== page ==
Choosing where to attend a graduate school is a wonderful “problem”! PhD programs will frequently invite their admitted students to “admitted students days” and some will pay some or all of the travel expenses. We recommend visiting the graduates schools that you’re considering if at all possible. If you can’t visit in person, it’s wise to at least chat with some professors with whom you’re interested in working and with some current graduate students in your desired area.
Here are some of the things to look for and consider in making your decision:
- Does the department have a strong research community in your area of interest? Ideally, there will be several professors and a good sized group of graduate students working in your general area of interest. This will afford you options on the kinds of problems you can work on and will provide an intellectual community of people to work and talk with.
- How is the morale of the graduate students? Do they get ample mentoring from their advisors and does the department generally take good care of them?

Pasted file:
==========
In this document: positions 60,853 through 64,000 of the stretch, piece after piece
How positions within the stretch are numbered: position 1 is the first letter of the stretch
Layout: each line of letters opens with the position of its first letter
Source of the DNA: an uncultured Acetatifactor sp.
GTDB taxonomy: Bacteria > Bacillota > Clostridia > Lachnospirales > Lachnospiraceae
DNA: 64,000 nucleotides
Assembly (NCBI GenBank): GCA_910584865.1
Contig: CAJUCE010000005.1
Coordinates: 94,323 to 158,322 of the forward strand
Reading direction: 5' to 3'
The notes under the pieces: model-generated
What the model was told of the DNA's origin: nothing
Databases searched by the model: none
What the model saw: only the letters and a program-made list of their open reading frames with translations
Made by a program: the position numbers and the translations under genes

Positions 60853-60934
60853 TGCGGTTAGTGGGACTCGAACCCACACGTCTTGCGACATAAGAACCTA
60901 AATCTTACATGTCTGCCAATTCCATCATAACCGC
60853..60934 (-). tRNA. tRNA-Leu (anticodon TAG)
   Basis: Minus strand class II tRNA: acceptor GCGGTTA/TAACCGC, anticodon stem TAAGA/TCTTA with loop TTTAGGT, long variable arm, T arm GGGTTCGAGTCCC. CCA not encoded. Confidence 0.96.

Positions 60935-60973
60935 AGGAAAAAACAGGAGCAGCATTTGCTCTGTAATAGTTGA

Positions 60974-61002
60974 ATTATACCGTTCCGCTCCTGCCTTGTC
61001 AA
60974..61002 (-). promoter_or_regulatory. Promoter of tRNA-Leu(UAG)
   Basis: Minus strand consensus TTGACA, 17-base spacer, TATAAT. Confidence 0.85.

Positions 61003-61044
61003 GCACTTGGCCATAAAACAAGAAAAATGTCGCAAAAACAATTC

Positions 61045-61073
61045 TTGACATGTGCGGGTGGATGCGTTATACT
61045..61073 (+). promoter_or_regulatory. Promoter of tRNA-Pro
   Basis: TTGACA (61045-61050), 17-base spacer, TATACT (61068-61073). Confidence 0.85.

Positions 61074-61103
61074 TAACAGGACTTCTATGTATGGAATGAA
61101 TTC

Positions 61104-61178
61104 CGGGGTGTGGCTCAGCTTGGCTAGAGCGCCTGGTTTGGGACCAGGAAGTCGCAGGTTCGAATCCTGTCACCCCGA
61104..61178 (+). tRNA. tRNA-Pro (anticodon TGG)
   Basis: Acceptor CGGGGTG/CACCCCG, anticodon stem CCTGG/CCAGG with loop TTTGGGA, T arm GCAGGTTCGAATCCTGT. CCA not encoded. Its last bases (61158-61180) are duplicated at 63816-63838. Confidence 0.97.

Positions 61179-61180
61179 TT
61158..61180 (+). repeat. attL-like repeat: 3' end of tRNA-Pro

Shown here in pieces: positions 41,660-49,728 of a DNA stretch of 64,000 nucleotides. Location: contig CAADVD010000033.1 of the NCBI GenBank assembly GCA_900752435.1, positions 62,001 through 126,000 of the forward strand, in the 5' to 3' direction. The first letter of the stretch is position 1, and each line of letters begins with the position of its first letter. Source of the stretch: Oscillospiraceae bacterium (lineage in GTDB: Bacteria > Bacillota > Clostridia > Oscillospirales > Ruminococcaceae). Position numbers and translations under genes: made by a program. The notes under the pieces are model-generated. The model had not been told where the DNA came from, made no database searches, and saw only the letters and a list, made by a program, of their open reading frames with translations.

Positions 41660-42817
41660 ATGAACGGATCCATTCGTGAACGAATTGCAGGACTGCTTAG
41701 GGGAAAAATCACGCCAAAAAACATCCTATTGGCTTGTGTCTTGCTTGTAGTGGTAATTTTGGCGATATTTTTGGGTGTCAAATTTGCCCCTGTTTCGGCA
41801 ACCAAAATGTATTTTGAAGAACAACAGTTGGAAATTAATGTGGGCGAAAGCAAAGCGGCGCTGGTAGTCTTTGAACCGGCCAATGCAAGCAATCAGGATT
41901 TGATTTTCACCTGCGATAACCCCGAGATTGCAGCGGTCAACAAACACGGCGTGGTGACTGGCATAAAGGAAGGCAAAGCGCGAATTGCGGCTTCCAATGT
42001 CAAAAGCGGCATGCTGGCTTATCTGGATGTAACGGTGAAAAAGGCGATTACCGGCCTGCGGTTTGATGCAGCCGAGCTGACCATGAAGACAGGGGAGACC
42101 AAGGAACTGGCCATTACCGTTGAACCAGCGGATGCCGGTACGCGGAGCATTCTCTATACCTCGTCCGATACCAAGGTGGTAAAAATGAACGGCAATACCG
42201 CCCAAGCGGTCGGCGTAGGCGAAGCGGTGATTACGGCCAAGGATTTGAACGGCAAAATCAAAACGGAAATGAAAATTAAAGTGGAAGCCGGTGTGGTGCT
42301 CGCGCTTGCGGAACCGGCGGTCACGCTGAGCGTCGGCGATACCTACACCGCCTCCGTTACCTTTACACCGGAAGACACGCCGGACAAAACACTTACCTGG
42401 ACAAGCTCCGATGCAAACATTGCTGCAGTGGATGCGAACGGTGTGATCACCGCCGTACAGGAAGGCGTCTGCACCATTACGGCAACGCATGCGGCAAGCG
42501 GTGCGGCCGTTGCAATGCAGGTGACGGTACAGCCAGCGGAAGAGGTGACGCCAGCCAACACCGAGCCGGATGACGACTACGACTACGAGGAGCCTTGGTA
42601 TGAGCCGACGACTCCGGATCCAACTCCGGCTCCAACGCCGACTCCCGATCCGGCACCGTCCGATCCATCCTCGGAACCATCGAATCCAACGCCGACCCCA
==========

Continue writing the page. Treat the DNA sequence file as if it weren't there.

- Are most students finishing their degrees in a reasonable amount of time (e.g., around 5-6 years for a PhD)? Unlike college, the timeframe for a PhD varies by department, research area, advisor, and to a large extent the engagement and motivation of the graduate student her/himself. But, if a department or your intended research group has a track record of keeping graduate students for a very long time, that should be taking under consideration.
- What kinds of support are you likely to get? Most PhD students are supported by either a teaching assistantship, research assistantship, or fellowship. Many schools require that their PhD students spend some time on a teaching assistantship in order to get valuable teaching experience, doing this for the duration of your graduate studies will take time away from research. So, it’s good to get a sense of what type of funding you’re likely to have over the course of your graduate studies.